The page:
If this is standard policy across all ETS centers, why were some of my students downtown being admitted five minutes before the exam and others being told they were too late when they were 20 minutes early? Obviously, one ETS center manager was trained to provide good service whereas the other manager was trained to follow directions to the point where she behaved like a mindless, thoughtless robot. In the process, a young, non-native English speaker was turned away from the TOEFL test center feeling crushed, angry, sad, defeated, robbed.

As a TOEFL instructor at a relatively small school, I can only imagine that this maltreatment of students is going on all the time across the USA. All I can do now is to get the word out to other teachers and TOEFL students. READ and PAY ATTENTION TO EVERY PRINTED WORD on your registration form and profile for the internet-based TOEFL.

1. Make sure that your profile name matches your passport name EXACTLY (i.e., if you have five names, put them all there. There is no space for middle-name, so put the middle names in the last name box. Better yet, go to the test center and register face-to-face and get a written note from the person who registered you stating the date, time, and place that you got registered.)

2. Arrive early - at least 45 minutes, but maybe one hour! early and check in at the front desk. If you arrive 29 minutes early, be prepared to argue for your right to sit and take the test, since you're supposed to arrive 30 minutes EARLY.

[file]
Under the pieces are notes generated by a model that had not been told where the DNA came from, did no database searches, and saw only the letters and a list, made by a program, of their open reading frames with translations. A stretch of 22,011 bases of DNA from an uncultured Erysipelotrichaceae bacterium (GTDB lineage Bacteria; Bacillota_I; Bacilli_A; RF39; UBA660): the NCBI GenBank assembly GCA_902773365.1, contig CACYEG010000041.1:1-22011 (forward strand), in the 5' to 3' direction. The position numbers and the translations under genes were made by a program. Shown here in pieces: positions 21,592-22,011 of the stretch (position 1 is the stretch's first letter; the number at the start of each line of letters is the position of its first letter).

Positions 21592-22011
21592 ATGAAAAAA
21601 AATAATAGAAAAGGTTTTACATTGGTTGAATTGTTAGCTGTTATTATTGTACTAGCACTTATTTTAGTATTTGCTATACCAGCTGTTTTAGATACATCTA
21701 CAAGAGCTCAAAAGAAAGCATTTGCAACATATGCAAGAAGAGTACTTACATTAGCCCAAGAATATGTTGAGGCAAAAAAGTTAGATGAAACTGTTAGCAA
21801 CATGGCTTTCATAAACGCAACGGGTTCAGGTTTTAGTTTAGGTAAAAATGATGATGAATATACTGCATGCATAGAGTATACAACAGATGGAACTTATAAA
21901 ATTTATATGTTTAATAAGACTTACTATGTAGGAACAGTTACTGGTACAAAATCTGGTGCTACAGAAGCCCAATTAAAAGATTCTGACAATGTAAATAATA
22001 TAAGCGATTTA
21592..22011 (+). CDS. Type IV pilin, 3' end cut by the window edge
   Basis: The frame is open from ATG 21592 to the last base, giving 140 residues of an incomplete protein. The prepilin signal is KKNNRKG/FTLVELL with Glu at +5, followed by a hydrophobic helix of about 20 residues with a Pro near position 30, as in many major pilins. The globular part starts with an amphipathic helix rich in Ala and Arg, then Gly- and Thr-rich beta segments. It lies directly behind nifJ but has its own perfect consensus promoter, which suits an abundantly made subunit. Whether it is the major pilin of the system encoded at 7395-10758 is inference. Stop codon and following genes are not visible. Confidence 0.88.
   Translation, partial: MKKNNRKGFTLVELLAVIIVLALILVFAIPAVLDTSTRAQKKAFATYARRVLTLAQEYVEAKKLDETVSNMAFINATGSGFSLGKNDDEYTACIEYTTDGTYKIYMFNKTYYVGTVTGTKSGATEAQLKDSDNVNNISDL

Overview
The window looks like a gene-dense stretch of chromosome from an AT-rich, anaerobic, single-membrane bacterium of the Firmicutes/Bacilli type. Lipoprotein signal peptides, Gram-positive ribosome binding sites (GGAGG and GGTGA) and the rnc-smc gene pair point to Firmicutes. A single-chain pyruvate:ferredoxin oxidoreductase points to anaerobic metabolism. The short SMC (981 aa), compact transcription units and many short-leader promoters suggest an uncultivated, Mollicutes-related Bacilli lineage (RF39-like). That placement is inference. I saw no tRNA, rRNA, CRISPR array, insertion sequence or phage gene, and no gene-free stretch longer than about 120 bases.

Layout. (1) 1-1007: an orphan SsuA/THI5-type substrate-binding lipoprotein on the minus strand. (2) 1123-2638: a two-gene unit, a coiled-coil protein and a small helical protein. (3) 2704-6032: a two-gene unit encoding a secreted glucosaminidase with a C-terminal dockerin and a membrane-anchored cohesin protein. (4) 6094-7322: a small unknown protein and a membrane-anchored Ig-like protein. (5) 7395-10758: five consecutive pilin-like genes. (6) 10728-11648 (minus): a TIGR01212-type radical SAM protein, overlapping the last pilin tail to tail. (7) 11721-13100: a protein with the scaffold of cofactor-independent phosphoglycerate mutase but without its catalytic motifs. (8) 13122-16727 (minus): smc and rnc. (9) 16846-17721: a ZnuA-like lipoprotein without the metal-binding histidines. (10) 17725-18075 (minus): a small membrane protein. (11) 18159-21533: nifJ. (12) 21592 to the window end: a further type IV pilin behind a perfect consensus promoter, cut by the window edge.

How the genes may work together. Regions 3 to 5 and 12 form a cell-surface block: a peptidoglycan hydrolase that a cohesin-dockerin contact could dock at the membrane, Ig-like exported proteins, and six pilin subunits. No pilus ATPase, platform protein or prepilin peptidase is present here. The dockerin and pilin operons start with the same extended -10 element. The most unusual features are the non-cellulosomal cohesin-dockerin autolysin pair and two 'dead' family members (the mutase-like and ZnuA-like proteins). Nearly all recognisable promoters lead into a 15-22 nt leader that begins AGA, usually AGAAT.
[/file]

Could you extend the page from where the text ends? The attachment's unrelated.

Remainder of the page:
3. If you encounter any problems at the test center, do not leave without getting a piece of paper with signatures of the test center manager, clerks, and so on. Document what happened and why you were denied admittance to the exam. Make ETS personnel accountable by getting their names and contact numbers.

Good luck!

Wednesday, August 19, 2009

ETS Fails, Part Deux

My last post was about Educational Testing Service's policy toward students whose names don't match their passports exactly. If you thought a name change could be done online a day before the test, please beware that this is NOT possible.

One of my students discovered last Friday (he is registered to take his iBT on Saturday) that to make a name change and not lose his money, he had to FAX a copy of his passport and full name five business days in advance of his test. He tried several times on Saturday to FAX his information, but the ETS fax machine did not respond until Monday morning. Furthermore, ETS will NOT send a confirmation of receipt of the change in name, meaning that it is up to the student to keep checking his profile before the exam date to make sure that the change was made.

We don't know yet what happens if the change isn't made by ETS prior to the exam. I have advised my student to go on Wednesday or Thursday to the exam center with a copy of his FAX and demand that the test center expedite confirmation of the name change before Saturday. I told him to be sure and get a signed document showing that someone has taken responsibility for him to be allowed to take the exam on Saturday. We'll see.... Good luck, TOEFLers!

Wednesday, August 12, 2009

ETS (Educational Testing Service) Fails